Is Alzheimer’s Preventable?

Despite ongoing research, currently, there is no cure for Alzheimer’s Disease. Alzheimer’s, affects over 5 million Americans. While an estimated 5.2 million people are age 65 and old and often seen as an “elderly disease”, approximately 200,000 individuals are under the age of 65 and are diagnosed with early onset Alzheimer’s. While memory loss is one of the major signs of Alzheimer’s, it can affect each individual differently.


According to the National Institute on Aging, when Alzheimer’s occurs, there is a loss of connections between nerve cells (neurons) in the brain. Neurons are responsible for transmitting messages between different parts of the brain and from the brain to muscles and organs in the body. As neurons become damaged and die, the hippocampus (responsible for memory) is typically the first part of the brain to be affected, but damage can spread, ultimately shrinking the brain.


Although there is no cure, some treatments may slow down the progress and while there are many factors that can contribute to Alzheimer’s, some researchers believe that the disease can be prevented. While the disease itself remains a mystery and the research is a constant work of progress, here are some tips to keeping your brain healthy and possibly prevent Alzheimer’s disease:

Regular Exercise


Exercise is an important component to being healthy and regardless of your age, it’s never too late to take charge of your health. Not only can regular exercise reduce the risk of cardiovascular disease and diabetes, but it may also prevent Alzheimer’s disease, as it can stimulate the brain’s ability to maintain old network connections and make new ones that are vital to healthy cognition. Research reveals that after a year long study, older participants who exercised on a daily basis showed improved connectivity in the part of the brain that engages in daydreaming, envisioning the future, or recalling the past. They also had an easier time plan and organize tasks.

Healthy Diet


Like exercise, eating well can benefit your mind and body, overall. Every couple of months, there seems to be new research surrounding diets or “super” food and it can be overwhelming. Is that extra cup of coffee actually good for you? How about that glass of red wine? Experts recommend to try out the MIND Diet, which is a combination of a heart healthy and Mediterranean diet.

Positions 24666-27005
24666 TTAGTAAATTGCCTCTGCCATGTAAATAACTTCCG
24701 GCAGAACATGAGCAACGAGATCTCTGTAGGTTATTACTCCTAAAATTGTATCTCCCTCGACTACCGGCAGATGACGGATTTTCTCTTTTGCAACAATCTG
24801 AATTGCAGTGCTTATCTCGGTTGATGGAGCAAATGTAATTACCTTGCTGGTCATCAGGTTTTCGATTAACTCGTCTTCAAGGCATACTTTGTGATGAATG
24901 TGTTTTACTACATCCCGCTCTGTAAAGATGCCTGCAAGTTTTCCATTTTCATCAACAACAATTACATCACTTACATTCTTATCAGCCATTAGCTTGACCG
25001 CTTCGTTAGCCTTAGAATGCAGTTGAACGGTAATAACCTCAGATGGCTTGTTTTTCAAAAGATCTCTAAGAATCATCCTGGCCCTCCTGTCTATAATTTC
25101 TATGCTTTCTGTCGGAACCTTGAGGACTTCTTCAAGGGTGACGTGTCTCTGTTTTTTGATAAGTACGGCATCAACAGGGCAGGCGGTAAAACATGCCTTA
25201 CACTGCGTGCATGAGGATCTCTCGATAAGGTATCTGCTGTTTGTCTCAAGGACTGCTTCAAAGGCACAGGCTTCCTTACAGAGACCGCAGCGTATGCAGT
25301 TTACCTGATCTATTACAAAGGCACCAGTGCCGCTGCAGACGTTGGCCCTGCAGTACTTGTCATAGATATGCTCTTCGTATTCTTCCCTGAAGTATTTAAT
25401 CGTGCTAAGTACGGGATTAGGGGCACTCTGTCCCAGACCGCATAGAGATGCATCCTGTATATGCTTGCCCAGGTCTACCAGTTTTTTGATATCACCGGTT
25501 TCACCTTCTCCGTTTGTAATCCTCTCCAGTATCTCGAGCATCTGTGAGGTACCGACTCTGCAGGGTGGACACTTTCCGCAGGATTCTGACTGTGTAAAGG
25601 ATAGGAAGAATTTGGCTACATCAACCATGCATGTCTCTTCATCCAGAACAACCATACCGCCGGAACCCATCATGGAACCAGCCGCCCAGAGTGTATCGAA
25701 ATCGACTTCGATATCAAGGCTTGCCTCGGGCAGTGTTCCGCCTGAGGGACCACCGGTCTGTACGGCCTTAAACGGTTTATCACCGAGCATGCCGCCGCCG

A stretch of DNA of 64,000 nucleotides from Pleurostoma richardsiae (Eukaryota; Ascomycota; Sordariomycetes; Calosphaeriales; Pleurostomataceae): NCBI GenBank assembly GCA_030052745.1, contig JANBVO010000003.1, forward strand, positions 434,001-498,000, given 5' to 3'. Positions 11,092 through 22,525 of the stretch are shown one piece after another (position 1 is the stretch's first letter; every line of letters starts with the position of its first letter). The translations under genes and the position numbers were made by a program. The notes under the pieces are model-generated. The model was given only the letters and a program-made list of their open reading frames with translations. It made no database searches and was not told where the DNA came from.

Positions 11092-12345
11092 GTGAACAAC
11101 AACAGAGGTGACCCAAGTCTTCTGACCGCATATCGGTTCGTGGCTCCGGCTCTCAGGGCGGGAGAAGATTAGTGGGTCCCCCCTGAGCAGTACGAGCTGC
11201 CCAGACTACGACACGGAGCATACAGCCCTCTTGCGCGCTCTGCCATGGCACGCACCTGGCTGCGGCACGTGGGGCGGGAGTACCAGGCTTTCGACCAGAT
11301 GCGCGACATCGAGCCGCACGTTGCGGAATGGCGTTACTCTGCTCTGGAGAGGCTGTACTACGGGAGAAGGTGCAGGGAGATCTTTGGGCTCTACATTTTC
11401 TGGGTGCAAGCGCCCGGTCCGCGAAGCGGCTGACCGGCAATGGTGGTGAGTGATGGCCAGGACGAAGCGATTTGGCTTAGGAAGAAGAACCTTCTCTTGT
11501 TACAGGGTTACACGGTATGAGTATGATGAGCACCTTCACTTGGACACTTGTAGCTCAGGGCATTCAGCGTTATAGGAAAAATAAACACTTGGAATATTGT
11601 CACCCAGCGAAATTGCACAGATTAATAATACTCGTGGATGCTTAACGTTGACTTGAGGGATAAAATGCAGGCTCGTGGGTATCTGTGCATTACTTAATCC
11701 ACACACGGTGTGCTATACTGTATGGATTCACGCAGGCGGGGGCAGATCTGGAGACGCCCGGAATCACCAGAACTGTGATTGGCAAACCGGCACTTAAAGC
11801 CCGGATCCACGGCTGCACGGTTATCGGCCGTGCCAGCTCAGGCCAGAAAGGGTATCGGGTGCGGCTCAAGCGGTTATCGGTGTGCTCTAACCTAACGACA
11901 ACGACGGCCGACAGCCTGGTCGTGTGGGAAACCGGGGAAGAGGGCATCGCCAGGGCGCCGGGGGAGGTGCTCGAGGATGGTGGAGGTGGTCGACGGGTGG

Additional Prevention


In addition to regular exercise and eating well, some research has shown that staying social and engaging in intellectual activities may prevent or slow Alzheimer’s. Whether you enroll in a continued education class or meet with friends on a regular basis, stay active and do things that will challenge your brain.


Researches have also noticed a strong correlation between brain injury and memory loss issues, therefore, it’s important to protect your head whenever you engage in a physical activity such as riding a bicycle or playing a contact sport. Additionally, make sure your home is free from tripping and slipping hazards to reduce the risk of falling and causing an injury to your head.

Author: Joan Evans

Joan Evans is a mental health specialist and has a great interest in personality disorders. In her spare time she likes to go to the woods with her golden retriever, Leroy, and write fiction.

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